Why I believe this oil stock is a dirt-cheap buy

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Oil rig

The last time I reviewed San Leon Energy(LSE: SLE)at the end of 2016, I concluded that the company's asset base, desire to return cash to investors and well-funded balance sheet, were all reasons to buy as these factors should drive the shares higher in the long term. 

Unfortunately, over the past 12 months, the value of the company's shares has been cut in half. The big question is now, is the small-cap oil company still an attractive investment? 

Making progress

San Leon's problems stem from issues at its main asset, the OML 18 project in Nigeria. This project, which is operated by regional producer Eroton, has run into several problems over the past 12 months, holding back potential returns to San Leon. Management expects that a large workover project during the fourth quarter should fix the bulk of these issues, paving the way for dividend payments from Eroton. 

The company is already receiving some income from this project via the way of loan notes issued to Midwestern Leon Petroleum Limited. Under the instrument, MLPL is required to make quarterly interest payments on the loan notes, subject to MLPL having received funds derived from OML 18 by way of dividends or distributions from Eroton. Even if no dividends are received, MLPL is still required to pay back the notes after a given period. The company received $20.6m in the third quarter under this agreement. San Leon is scheduled to be repaid approximately $19m per quarter from Q4 2017. 

Including these loan notes, all in all, management has "three targeted cash flow streams from Nigeria: Loan Note repayments, dividends from production via the indirect equity interest in OML 18, and from the provision of drilling and workover rig services to Eroton under the Master Services Agreement."

Dividend income and the repayment of loan notes is just one of the ways San Leon can create value for investors. The firm is also currently in discussions with China Great United Petroleum regarding a possible takeover. 

According to the company's half-year results published today, the parties have been in talks since December 2016, and due diligence is still ongoing. The last time a takeover was pitched, an offer price of £1 per share for San Leon was put forward.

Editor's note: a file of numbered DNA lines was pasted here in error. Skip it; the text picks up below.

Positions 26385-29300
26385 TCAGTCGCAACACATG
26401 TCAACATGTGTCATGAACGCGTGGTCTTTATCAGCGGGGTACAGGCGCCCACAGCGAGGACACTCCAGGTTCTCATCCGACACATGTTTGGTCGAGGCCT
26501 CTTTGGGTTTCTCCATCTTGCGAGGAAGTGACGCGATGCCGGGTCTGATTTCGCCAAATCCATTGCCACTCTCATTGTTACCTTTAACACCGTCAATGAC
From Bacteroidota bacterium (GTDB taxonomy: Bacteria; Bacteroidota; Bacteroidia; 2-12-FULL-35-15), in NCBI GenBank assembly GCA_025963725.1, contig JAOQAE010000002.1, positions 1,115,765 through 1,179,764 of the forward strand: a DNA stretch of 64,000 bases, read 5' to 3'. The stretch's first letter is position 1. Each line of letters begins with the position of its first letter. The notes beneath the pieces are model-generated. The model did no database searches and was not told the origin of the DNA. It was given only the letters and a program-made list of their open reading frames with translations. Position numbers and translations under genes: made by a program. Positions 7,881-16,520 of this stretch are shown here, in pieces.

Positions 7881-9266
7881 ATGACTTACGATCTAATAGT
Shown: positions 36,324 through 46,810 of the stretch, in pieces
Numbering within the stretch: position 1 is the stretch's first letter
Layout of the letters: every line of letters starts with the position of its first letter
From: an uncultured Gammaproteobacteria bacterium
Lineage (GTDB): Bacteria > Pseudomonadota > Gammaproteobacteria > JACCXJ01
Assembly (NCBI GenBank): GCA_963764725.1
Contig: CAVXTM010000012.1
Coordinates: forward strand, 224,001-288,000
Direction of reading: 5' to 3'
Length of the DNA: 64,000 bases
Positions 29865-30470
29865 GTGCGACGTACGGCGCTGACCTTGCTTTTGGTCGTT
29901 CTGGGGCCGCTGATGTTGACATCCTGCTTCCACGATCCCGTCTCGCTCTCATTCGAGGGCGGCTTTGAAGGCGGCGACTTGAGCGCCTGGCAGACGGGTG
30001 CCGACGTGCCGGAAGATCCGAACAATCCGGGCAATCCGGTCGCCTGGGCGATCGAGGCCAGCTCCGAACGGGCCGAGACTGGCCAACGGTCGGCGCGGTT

High risk, high reward

San Leon's outlook has only improved since this time last year, so I believe a target price of £1 per share is still reasonable. Even a target price of 50p indicates an upside of more than 100% from current levels. 

That being said, San Leon isn't entirely risk-free. According to the company's first-half results, even after receiving the $20.6m loan note payment, on 27 September the firm's cash balance was a meagre EUR1.7m. 

The sale of a majority stake in the group's Polish assets should help boost its coffers but two further payments of EUR8m and EUR6.7m to Avobone regarding its exit from the Siekierki project in Poland later this year will put more pressure on the balance sheet. 

Overall, even though I believe San Leon looks undervalued based on its assets, the company could be heading for a cash crunch in the next few months. 

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Rupert Hargreaves owns no share mentioned. The Motley Fool UK has no position in any of the shares mentioned. Views expressed on the companies mentioned in this article are those of the writer and therefore may differ from the official recommendations we make in our subscription services such as Share Advisor, Hidden Winners and Pro. Here at The Motley Fool we believe that considering a diverse range of insights makes us better investors.